|Female, museum specimen|
The abdomen is long, with yellowish stripes and a double band on tergites two and three. The legs are yellow and antennae are entirely black and curved at the apex. Males are very elongated and have a whitish posterior band on segments two-six of the abdomen, while the females show basal hair yellowish-beige bands on tergites two-four.
This species looks very similar to a closely related species, Halictus sexcinctus, and thus the two can be easily confused. These two species can be distinguished from one another in that males of H. sexcinctus have longer, reddish antennae, and females lack said basal hair bands. 
These mining bees nest on the ground in hardened paths. Normally they dig vertical tunnels in the ground, with a circular entrance surrounded by a cone of earth. In most cases a single female of Halictus scabiosae use a single nest, but sometimes they have a primitive social organization, with multiple females reproducing in a common nest. This primitive species can also be eusocial, with smaller females acting as workers.  They are used to nest at a particular site in many colonies.
This species may have several generations per year. Female usually can be found in April after hibernation, while males and new females appear in July. These bes feed on nectar and pollen of various flowers, especially on Asteraceae species.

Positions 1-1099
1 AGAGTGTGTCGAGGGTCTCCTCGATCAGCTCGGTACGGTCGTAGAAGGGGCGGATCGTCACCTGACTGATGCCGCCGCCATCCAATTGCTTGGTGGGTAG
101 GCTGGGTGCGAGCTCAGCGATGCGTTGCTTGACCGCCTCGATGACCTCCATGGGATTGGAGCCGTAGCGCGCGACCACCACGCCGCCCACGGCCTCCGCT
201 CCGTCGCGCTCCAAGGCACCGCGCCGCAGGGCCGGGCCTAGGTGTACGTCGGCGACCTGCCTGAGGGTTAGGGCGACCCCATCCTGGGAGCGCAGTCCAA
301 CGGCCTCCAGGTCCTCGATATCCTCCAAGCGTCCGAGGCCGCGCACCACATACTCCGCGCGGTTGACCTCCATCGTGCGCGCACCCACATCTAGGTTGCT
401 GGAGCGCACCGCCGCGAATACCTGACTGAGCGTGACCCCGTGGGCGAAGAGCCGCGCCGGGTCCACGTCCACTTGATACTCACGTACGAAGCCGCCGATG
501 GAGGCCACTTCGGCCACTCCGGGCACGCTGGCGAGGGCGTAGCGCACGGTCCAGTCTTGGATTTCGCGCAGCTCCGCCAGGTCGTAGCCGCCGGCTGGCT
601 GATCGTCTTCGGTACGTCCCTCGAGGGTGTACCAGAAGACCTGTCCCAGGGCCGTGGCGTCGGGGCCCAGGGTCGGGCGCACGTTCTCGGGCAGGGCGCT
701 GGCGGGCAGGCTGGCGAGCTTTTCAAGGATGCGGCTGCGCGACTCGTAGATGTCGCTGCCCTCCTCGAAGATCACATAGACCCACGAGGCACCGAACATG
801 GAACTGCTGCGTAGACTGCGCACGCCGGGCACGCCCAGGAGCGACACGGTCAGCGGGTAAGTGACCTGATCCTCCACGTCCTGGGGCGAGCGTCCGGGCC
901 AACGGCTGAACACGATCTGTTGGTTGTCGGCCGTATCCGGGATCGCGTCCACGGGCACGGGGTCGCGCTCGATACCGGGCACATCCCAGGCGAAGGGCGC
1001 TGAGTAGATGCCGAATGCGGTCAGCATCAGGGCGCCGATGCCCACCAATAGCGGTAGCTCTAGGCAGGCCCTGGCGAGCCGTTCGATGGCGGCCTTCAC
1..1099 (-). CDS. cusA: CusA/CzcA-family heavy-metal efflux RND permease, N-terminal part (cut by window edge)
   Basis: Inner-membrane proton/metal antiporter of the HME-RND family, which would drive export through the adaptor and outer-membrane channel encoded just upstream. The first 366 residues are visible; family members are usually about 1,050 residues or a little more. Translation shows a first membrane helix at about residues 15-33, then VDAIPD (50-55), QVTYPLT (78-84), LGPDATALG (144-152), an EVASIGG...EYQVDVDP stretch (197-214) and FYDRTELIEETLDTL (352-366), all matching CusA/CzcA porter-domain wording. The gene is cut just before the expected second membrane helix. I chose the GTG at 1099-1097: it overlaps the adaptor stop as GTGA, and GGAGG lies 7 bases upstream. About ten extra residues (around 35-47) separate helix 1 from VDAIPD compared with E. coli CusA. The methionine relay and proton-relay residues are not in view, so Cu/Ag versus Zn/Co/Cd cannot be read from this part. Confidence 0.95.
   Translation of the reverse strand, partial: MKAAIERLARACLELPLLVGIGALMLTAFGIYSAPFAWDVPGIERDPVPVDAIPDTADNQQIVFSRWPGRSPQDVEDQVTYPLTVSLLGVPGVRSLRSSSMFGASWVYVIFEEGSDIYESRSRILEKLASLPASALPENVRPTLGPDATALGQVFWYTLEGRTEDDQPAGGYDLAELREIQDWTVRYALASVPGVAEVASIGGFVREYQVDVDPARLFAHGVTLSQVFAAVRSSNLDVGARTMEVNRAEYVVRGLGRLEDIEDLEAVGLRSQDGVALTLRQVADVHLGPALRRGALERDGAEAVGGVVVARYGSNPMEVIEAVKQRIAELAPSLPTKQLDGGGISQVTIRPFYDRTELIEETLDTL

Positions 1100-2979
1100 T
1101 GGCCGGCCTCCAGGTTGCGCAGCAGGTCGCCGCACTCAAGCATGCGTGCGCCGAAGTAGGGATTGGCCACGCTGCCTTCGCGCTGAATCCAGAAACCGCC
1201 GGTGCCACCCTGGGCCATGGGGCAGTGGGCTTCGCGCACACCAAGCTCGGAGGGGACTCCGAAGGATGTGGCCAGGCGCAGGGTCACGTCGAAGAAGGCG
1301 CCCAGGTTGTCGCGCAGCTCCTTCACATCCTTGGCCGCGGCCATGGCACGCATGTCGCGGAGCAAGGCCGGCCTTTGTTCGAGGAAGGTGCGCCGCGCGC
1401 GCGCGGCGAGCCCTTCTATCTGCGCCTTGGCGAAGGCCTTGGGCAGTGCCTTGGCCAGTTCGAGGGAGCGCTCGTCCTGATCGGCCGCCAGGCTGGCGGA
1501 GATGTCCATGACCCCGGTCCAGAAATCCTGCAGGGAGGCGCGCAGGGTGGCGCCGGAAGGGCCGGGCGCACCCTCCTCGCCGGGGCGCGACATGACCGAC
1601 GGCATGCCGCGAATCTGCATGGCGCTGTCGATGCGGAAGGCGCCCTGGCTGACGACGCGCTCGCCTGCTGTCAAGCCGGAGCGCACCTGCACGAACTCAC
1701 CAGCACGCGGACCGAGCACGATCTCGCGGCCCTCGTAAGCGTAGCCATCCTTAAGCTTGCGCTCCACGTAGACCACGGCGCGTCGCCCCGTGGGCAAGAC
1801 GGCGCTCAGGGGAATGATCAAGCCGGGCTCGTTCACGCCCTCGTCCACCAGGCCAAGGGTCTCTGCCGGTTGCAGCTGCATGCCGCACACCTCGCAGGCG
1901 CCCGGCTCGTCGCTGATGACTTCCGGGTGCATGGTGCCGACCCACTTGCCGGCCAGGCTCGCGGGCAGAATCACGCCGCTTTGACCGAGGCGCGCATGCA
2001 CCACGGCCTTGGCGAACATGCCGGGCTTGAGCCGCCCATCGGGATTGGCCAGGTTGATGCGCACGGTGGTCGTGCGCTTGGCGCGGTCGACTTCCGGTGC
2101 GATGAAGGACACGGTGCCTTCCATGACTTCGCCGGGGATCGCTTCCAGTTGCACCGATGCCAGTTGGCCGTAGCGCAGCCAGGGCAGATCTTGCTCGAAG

|Wikimedia Commons has media related to Halictus scabiosae.|
- Brand, N. and M. Chapuisat. (2013). Born to be bee, fed to be worker? The caste system of a primitively eusocial insect. Frontiers in Zoology 9:35.
- Lienhard, A., et al. (2010). Trade-off between foraging activity and infestation by nest parasites in the primitively eusocial bee Halictus scabiosae. Psyche Article ID 707501.
- Ulrich, Y., et al. (2009). Flexible social organization and high incidence of drifting in the sweat bee, Halictus scabiosae. Molecular Ecology 18(8), 1791-1800.